Discussion: TLC’s Extreme Couponing

I wrote a post on Rainy-Day Saver that’s suddenly seen a major uptick in page views. I think it’s because people are Googling the name of TLC’s “Extreme Couponing,” a new show that’s been getting a lot of attention over the holiday break. Searching for the show brings up the Rainy-Day Saver post on Google’s first search page.

One of the women profiled on Extreme Couponing picked up 20 liters of soda on one trip to the store. In another example, a man purchased 2,000 items in ONE SHOPPING TRIP, whittling down the bill from $5,743 retail to $241. This same guy has “10,000 items stockpiled in his garage” (TLC’s wording, not mine). And yet another saver has 3,000 rolls of toilet paper!

So I’d like to revisit the idea of extreme couponing — is it frugality at its best, or hoarding?

I’ll readily admit that I envy those who can whittle down a $300 shopping order to 20 bucks by stacking coupons, rebates and sales. But I think most people are hard-pressed to find the time and coupons required to get such fantastic “deals.”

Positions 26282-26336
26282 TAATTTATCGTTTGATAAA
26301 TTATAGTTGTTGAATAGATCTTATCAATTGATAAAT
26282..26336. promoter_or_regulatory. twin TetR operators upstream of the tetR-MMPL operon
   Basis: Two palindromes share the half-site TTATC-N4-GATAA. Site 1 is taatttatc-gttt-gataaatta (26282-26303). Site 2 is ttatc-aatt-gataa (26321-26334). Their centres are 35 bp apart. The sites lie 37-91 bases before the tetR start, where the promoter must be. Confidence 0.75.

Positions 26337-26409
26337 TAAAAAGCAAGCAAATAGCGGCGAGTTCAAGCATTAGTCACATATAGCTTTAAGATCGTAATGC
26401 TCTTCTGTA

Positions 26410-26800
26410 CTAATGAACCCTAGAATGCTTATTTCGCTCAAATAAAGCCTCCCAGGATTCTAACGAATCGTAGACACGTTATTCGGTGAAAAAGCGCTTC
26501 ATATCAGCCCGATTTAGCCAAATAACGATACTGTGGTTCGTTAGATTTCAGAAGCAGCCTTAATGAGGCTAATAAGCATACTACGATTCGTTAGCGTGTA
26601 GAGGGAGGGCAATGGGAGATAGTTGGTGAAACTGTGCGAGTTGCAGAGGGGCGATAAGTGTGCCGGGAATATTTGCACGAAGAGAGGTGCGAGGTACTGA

That’s another thing — are they really “deals” if you’re buying 20 products that you won’t use before their expiration dates? Things like laundry detergent will last, but even toiletries like toothpaste are only good for so long. Same goes for grocery items such as canned and packaged goods. They have longer shelf lives, but they’ll still become unusable. I’ve seen it happen even when I “overstock” our pantry — sometimes, we just don’t get to that extra bottle of ranch dressing.

There are folks who donate much of their hauls to the less fortunate and organizations that help those in need. Some people dedicate tens of hours a week to finding these savings. Me, I try to save us money where I can, but I don’t always want to use the deodorant I can get for free, due to skin allergies. Or maybe I don’t like the taste of the pasta sauce that would only cost me $.10. But honestly, most of the time, I don’t discover these type of deals.

I’m just happy to clip my coupons and pair them with circular sales. If I happen to qualify for cash back toward a future order, that’s a bonus. But it’s hard for me to live and breathe extreme couponing, like some folks do.

Different strokes for different folks, as they say.